Goldman Sachs Questions If Regulation Is Driving A Tightening Of Financial Conditions
Over the weekend Goldman Sachs' Jan Hatzius highlighted the breakdown in the TED Spread and the 10-Yr Swap which Hatzius attributed to regulatory changes. The decline the 10-Yr Treasury and equivalent swap has been driven by reduced counterparty risk premiums along with decreases in mortgage hedging. The most recent declines are being attributed by Goldman to "something new". The "something new" is likely the increased cost of repo funding. Hatzius reports bank repo activity has declined by more than $1T since 2012 and attributed this to scarce balance sheet capacity and expenses.
10-Yr Swap Spread
The repo market is viewed as "secured funding" whereas Libor rates are viewed as "unsecured" lending, The issue at hand is the crossover of the repo rates and Libor. Currently it costs more to enter into a secured funding agreement than it does to enter an unsecured funding.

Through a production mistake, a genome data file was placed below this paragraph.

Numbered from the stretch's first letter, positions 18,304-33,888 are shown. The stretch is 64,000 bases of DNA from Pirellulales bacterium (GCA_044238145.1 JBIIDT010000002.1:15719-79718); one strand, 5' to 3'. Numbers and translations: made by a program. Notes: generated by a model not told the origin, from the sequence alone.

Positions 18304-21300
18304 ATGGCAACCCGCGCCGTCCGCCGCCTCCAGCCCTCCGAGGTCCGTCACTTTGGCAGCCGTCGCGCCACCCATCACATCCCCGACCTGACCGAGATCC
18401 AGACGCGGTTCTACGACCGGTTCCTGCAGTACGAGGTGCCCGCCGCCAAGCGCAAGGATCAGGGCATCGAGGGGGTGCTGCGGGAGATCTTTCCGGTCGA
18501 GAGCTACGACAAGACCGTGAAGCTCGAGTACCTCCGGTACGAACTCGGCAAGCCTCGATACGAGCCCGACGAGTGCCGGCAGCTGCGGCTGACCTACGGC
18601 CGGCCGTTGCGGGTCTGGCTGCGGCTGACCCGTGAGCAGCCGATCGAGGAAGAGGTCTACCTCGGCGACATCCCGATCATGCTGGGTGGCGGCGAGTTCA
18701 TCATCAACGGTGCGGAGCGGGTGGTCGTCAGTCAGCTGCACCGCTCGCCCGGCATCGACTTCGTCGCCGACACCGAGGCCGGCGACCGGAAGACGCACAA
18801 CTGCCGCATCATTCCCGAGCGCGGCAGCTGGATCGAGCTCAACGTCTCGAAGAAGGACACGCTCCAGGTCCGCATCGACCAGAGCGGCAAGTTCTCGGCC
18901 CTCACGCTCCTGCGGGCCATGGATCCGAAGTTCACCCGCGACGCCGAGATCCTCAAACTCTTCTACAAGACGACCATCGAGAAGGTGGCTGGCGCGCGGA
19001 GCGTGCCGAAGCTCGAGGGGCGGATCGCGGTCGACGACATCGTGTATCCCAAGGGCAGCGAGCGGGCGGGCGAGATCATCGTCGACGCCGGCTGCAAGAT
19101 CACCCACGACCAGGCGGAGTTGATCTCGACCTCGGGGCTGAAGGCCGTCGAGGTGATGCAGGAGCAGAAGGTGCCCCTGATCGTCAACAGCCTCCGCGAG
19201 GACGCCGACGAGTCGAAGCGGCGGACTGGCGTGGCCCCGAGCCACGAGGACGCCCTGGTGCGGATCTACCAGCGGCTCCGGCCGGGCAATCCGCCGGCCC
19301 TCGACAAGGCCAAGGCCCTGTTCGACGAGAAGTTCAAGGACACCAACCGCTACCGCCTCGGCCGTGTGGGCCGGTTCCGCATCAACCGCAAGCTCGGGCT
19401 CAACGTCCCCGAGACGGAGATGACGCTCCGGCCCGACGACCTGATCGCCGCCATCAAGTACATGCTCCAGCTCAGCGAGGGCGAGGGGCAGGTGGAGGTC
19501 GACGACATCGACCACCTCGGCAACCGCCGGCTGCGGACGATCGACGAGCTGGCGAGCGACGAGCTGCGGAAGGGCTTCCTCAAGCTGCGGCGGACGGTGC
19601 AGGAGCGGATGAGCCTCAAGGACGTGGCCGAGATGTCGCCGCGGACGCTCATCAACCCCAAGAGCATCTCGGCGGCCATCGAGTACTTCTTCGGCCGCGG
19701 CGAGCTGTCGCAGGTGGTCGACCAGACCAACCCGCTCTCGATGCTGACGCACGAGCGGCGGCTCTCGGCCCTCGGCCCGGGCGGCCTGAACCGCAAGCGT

Looking at 10-Yr Swaps and the TED Spread signals that market particpants are demanding secured funding as we close in on a potential FFR hike.
Aside from the dynamic shift highlighted above, Money Market Funds have been repositioning their holdings ahead of the SEC's October 2016s regulatory requirements for MMFs to float their net asset values or to impose liquidity fees on redemptions (Full 893 page document here) . KPMG notes this rule applies to institutional funds only, not retail or government MMFs. The recent swelling of MMFs seeking government bonds as a means to skirt the SEC regulations has pushed MMFs to begin loading up on government securities.
What does all this mean? Evidence shows dealers are becoming more anxious as overlapping regulations are essentially driving a restructuring of how MMFs operate. The demand for Treasury papers should push yields on notes and bills "slightly higher" according to Hatzius.
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